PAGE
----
Brand Name(s):Jinarc

Indication:Autosomal dominant polycystic kidney disease (ADPKD)



Review Date:Nov-20

MHRA Drug Safety Update
Drug-induced liver injury has been observed in clinical trials investigating potential use in patients with autosomal dominant polycystic kidney disease (ADPKD, an unlicensed indication) at higher doses than those for the approved indication and in long-term use.

Liver-function tests should be done in patients taking tolvaptan who report signs or symptoms that suggest liver injury. Treatment with tolvaptan should be stopped during investigations into the probable cause of liver injury and patients treated with alternative appropriate treatment
Advice for healthcare professionals:
Tolvaptan is licensed only for the treatment of adults with hyponatraemia secondary to inappropriate antidiuretic hormone secretion (SIADH) at a dose of 15 to 60 mg once a day
Patients taking tolvaptan who report symptoms that may indicate liver injury should receive prompt liver-function testing. These symptoms include fatigue, anorexia, right upper abdominal discomfort, dark urine, or jaundice
Patients with liver enzyme abnormalities (such as elevations of ALT, AST, or bilirubin) should be investigated to exclude significant hepatotoxicity

Prescribers should stop tolvaptan treatment in patients if liver injury is suspected and use alternative appropriate treatment. Tolvaptan should not be restarted in patients, unless the cause of the observed liver injury is definitively established to be unrelated to tolvaptan treatment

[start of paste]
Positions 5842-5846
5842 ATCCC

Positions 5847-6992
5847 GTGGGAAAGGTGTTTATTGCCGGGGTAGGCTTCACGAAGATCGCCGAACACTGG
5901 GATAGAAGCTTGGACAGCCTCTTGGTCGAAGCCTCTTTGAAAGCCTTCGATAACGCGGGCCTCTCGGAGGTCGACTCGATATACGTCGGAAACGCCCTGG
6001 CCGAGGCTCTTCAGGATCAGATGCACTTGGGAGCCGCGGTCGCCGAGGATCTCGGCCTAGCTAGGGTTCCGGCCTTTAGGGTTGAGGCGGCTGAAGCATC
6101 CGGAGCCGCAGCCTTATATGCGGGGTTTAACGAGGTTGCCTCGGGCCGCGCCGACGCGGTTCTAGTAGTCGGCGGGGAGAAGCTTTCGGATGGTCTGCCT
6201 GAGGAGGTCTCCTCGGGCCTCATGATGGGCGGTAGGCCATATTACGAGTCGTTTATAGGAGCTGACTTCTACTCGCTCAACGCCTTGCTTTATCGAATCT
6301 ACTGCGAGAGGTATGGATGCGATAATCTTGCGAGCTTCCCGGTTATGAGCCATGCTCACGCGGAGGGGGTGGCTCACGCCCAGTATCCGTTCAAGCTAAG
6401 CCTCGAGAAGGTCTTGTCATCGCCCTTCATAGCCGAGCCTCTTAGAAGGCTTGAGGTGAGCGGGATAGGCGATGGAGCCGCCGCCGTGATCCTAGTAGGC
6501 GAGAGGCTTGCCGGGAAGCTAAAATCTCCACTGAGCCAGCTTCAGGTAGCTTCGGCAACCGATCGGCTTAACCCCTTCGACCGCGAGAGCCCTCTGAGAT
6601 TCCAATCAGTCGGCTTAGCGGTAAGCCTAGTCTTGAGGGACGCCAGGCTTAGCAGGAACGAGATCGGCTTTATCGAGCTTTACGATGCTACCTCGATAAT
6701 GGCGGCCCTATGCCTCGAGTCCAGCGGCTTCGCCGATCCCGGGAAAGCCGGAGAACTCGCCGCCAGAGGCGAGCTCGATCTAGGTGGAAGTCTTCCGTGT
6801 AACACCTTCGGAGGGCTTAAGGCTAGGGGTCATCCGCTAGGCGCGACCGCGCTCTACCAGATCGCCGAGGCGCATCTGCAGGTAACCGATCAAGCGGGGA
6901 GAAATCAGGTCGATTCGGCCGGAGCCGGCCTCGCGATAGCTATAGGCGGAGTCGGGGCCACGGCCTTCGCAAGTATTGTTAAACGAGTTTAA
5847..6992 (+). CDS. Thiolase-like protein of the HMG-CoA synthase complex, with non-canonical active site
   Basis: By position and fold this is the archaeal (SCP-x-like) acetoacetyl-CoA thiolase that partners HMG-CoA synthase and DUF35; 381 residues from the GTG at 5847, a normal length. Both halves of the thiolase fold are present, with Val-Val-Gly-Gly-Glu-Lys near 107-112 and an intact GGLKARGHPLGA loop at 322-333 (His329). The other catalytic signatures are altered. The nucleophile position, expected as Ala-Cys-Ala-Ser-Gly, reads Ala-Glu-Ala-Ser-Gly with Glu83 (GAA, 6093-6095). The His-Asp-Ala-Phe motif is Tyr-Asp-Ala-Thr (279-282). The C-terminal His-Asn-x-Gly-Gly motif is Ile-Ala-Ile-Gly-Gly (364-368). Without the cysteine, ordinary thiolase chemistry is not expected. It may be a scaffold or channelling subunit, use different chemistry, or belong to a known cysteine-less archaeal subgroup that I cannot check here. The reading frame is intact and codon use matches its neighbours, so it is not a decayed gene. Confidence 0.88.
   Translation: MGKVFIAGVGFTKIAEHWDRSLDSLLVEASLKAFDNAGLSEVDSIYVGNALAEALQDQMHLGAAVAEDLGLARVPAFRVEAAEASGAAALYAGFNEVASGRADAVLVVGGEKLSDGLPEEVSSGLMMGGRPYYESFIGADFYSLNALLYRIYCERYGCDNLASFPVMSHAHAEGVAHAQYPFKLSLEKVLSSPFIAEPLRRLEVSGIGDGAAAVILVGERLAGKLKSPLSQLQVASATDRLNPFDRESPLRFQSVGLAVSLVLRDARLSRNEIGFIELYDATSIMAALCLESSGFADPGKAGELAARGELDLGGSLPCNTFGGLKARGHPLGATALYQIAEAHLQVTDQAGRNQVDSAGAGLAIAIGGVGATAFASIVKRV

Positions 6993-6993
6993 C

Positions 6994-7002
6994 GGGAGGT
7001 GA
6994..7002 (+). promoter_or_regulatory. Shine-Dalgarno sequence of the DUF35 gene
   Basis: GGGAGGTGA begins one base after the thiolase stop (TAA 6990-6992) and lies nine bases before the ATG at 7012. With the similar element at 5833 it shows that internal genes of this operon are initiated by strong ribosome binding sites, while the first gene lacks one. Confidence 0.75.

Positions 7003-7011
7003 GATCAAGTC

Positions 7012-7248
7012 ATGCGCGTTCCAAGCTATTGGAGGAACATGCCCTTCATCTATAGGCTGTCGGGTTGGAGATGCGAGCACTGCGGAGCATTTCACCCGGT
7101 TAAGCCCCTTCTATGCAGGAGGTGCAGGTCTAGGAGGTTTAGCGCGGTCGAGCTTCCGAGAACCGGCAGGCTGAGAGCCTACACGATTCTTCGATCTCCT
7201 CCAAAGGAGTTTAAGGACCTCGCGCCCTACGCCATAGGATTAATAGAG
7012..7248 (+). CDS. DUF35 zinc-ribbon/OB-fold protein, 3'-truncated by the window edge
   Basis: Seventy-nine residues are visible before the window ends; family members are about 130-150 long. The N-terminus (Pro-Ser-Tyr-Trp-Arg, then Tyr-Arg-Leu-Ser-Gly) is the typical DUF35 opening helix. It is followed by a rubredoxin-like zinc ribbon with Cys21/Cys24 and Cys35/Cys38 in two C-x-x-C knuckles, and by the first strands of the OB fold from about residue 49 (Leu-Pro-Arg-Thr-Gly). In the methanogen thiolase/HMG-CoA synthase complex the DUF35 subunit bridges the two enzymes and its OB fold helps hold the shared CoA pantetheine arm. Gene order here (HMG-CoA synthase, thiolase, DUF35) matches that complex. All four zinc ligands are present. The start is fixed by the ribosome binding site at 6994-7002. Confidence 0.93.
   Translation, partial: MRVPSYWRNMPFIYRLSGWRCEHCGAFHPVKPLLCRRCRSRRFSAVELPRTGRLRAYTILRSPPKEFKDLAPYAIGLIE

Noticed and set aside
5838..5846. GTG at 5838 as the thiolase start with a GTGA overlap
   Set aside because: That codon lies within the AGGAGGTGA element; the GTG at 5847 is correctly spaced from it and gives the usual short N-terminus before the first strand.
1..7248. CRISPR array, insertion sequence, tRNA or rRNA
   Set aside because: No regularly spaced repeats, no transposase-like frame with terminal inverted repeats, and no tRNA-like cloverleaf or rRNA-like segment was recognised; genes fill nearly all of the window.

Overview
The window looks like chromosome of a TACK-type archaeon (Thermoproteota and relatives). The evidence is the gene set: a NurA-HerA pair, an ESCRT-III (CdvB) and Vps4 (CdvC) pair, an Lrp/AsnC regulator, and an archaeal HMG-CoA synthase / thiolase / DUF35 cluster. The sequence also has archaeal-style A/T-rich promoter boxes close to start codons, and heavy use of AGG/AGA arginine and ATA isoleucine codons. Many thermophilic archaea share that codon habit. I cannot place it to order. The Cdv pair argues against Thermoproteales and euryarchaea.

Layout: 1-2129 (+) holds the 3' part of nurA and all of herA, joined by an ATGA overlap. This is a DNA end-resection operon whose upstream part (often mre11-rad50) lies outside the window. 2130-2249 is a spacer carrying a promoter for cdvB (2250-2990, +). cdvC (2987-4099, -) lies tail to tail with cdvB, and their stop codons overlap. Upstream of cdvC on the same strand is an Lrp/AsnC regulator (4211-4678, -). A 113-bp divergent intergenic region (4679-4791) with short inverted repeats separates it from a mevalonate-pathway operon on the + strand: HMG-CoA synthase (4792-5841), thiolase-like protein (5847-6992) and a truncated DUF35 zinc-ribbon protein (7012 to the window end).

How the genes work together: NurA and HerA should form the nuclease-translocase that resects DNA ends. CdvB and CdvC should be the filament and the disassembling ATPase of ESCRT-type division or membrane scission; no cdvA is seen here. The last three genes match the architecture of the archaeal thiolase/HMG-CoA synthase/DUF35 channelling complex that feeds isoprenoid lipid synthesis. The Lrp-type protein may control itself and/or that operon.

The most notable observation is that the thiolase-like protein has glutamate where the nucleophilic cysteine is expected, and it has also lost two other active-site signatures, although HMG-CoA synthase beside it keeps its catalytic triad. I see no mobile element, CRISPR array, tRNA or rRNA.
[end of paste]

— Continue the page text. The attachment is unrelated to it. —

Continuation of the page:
Suspected hepatic adverse drug reactions to tolvaptan should be reported to us on a Yellow Card
Volume 6, Issue 10 May 2013
MHRA Drug Safety Update
Tolvaptan (Samsca): over-rapid increase in serum sodium and risk of serious neurological events

Treatment with tolvaptan (Samsca) can result in over-rapid correction of hyponatraemia, which can lead to serious neurological events. Careful monitoring of serum sodium is therefore important and co-administration of other drugs that may increase serum sodium is not recommended.

Tolvaptan may also reduce the effect of vasopressin analogues used to control or prevent bleeding.

Advice for healthcare professionals:
Increases in serum sodium which are too rapid can be harmful and cause osmotic demyelination, resulting in dysarthria, mutism, dysphagia, lethargy, affective changes, spastic quadriparesis, seizures, coma, or death
Close monitoring of serum sodium during tolvaptan treatment is recommended, especially in patients with very low serum sodium (<120 mmol/L) at baseline or in those at high risk of demyelination syndromes-for example, those with hypoxia, alcoholism, or malnutrition Sodium correction that exceeds 6 mmol/L during the first 6 hours of administration or 8 mmol/L during the first 6 to 12 hours may be too rapid; in such patients close monitoring of serum sodium and administration of hypotonic fluid is recommended If the increase in serum sodium exceeds 12 mmol/L in 24 hours, or 18 mmol/L in 48 hours tolvaptan treatment should be interrupted or discontinued and followed by administration of hypotonic fluid Co-administration of tolvaptan with medicines with a high sodium content or with other treatments for hyponatraemia (for example normal or hypertonic saline) is not recommended The effect of vasopressin analogues such as desmopressin may be attenuated in patients using them to prevent or control bleeding when given with tolvaptan Volume 5, Issue 9 April 2012 ..............................